Cofemel decision applied for the first time by UK court
In Response Clothing v The Edinburgh Woollen Mill the IPEC has issued its first ruling following the CJEU’s decision in Cofemel, finding that “complete conformity” with EU law would preclude any requirement of aesthetic appeal.
Why is Cofemel relevant?
The Cofemel decision indicated that the single requirement for copyright protection to exist is “originality” under the InfoSoc Directive (2001/29/EC) (ISD), and any aesthetic considerations should not be taken into account.
There has been considerable debate about whether the UK’s closed list of categories of works which can benefit from copyright protection and the concepts of “artistic works” and “works of artistic craftsmanship” under section 4 Copyright Designs and Patents Act 1988 (“CDPA”) are incompatible with EU law.
This decision is the first time that this apparent tension has been dealt with by a UK court.
Between 2009 and 2012 Response Clothing (Response) supplied ladies’ tops to Edinburgh Woollen Mill (EWM). The distinctive feature of the tops was a “wave arrangement” design which consisted of multiple lines woven into a jacquard fabric in a wave pattern. Importantly, the pattern was not applied to the surface of the fabric, such as by painting, but was incorporated within the weave.
Following an attempt in 2012 by Response to increase their prices, EWM supplied a sample of Response’s top to other garment suppliers with an invitation to supply tops made from a similar fabric. A few companies supplied garments made from the jacquard fabric.
Response brought a claim for copyright infringement against EWM, alleging that copyright subsisted in its wave arrangement design, on the basis that either it was a graphic work or a work of artistic craftsmanship.
Can copyright subsist in the claimant’s fabric?
HHJ Hacon held that the definition of graphic work under s.4(2) CDPA cannot be stretched to include a fabric, whether made on a loom or a knitting machine. Therefore Response’s case rested on the fabric being a work of artistic craftsmanship.
The judge reviewed case law on works of artistic craftsmanship and noted that for the claimant’s fabric to qualify, the author must have been both a craftsman and an artist (Bonz Group (Pty) Ltd v Cooke  3 N.Z.L.R. 216). HHJ Hacon said that the fabric required skill and creativity to devise, so fell within this Bonz Group definition.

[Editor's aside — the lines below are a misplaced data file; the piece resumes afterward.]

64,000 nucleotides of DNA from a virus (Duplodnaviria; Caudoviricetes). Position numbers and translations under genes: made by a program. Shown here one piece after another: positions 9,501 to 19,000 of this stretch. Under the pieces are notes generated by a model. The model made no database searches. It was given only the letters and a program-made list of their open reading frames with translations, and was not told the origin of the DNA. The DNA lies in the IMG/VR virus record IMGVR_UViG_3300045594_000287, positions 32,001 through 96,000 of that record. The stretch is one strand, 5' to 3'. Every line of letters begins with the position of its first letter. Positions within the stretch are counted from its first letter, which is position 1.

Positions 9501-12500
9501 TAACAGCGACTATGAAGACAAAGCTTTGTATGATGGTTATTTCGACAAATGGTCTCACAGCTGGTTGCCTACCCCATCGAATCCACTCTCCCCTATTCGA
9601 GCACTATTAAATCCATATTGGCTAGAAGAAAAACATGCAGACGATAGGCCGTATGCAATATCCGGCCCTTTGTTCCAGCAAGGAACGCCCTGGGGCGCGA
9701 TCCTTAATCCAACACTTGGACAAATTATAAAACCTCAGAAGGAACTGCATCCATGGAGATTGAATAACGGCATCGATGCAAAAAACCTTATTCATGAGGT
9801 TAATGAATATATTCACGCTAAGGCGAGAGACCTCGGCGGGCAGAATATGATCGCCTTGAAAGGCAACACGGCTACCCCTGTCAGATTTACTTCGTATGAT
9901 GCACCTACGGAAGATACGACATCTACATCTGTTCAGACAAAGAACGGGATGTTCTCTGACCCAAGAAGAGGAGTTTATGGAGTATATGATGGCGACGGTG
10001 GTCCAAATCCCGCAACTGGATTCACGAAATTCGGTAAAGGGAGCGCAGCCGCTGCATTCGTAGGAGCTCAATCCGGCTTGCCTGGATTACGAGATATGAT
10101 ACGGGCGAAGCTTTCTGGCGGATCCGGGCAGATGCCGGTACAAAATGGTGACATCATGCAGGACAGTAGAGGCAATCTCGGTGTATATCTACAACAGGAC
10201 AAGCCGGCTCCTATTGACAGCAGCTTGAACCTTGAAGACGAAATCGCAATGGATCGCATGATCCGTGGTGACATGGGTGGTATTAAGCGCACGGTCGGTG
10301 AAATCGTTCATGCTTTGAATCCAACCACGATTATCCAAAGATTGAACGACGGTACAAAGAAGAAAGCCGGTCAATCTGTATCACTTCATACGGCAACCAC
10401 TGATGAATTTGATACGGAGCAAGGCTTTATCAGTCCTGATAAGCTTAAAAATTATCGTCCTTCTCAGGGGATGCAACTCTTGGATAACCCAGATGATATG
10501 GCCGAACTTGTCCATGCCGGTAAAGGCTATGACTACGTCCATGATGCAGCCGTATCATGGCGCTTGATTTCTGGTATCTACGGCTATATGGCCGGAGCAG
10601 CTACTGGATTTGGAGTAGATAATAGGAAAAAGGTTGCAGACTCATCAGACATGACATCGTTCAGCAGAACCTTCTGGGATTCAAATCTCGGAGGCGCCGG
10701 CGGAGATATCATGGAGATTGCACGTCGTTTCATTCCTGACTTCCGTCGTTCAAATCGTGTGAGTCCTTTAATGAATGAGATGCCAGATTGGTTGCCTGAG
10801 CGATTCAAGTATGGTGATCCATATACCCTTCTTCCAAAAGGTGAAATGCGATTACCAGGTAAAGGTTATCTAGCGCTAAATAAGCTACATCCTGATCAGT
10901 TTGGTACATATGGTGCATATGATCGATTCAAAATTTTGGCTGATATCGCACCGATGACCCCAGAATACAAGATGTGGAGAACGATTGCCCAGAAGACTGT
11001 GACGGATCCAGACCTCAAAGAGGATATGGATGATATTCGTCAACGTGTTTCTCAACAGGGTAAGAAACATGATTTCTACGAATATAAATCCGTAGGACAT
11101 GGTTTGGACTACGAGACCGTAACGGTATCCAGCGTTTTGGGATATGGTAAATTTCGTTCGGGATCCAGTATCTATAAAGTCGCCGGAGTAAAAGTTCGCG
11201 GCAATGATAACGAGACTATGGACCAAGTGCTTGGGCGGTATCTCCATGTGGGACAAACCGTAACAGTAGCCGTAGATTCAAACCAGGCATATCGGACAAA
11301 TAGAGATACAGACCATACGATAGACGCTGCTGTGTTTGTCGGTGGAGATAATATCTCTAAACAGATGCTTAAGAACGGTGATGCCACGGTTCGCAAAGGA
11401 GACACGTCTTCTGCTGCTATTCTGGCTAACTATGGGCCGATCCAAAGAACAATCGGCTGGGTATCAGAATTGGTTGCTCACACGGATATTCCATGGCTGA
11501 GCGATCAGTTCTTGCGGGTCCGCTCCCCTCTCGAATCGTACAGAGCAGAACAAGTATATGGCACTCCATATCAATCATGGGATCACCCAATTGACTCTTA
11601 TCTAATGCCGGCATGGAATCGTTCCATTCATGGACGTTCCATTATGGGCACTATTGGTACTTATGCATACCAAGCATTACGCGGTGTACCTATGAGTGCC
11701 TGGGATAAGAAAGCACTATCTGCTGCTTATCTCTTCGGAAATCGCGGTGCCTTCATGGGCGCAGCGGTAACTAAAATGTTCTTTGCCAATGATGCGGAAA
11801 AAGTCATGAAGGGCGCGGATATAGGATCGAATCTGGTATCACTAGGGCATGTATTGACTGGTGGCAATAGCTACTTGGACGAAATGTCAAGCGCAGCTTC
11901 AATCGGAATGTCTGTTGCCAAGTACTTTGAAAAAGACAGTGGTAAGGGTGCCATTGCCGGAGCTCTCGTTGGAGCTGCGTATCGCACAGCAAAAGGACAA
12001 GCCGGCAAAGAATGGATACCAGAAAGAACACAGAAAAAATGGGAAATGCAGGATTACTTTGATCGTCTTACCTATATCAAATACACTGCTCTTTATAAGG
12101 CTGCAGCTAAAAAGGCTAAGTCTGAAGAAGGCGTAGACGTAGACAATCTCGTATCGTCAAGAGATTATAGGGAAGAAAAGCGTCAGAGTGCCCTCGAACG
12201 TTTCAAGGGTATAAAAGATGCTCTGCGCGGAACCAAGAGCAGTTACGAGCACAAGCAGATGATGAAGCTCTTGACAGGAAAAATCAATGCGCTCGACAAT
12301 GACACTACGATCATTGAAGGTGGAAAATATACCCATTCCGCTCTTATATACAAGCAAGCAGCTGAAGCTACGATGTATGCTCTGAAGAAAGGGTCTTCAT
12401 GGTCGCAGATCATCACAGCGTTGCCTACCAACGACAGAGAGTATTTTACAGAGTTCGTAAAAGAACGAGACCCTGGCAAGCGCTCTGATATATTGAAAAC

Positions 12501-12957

HJH Hacon then turned to EU law and the Cofemel decision.
The judge recalled in that decision that “national law could not impose a requirement of aesthetic or artistic value.” HHJ Hacon took the view that subject to his satisfaction that the claimant’s fabric was original in that it was the “author’s own intellectual creation”, that design is a work within the meaning of Article 2 of the ISD - “if no sufficiently similar design existed before it was created, it must have been the expression of the author’s free and creative choices.”
The issue was “whether it is possible to interpret s.4(1)(c) of the 1988 Act in conformity with art.2 of Directive 2001/29 such that the Wave Fabric qualifies as a work of artistic craftsmanship and thereby its design becomes entitled to copyright protection. In my view it is, up to a point. Complete conformity with art.2, in particular as interpreted by the CJEU in Cofemel, would exclude any requirement that the Wave Fabric has aesthetic appeal and thus would be inconsistent with the definition of work of artistic craftsmanship stated in Bonz Group.”
HHJ Hacon concluded that the claimant’s fabric was entitled to copyright protection and that copyright in it had been infringed. Since the wave pattern had aesthetic appeal, HHJ Hacon avoided needing to rule on the tension between Cofemel’s exclusion of aesthetic appeal and UK law to date.
This judgment is a clear indication that the practical impact of the Cofemel decision is to exclude any requirement for a work to have aesthetic appeal. It follows that English law, as it has been interpreted to date, is incompatible with EU law in this respect. Given the UK’s obligation to follow EU law for the duration of the transition period, time will tell post-transition how this issue will be tested going forwards.
Case details at a glance
Jurisdiction: England and Wales
Decision level: IPEC
Parties: Response Clothing Limited (claimant) and The Edinburgh Woollen Mill Limited (defendant)
Date: 29 January 2020
Citation:  EWHC 148 (IPEC)
 EWHC 148 (IPEC)
Read the full decision here.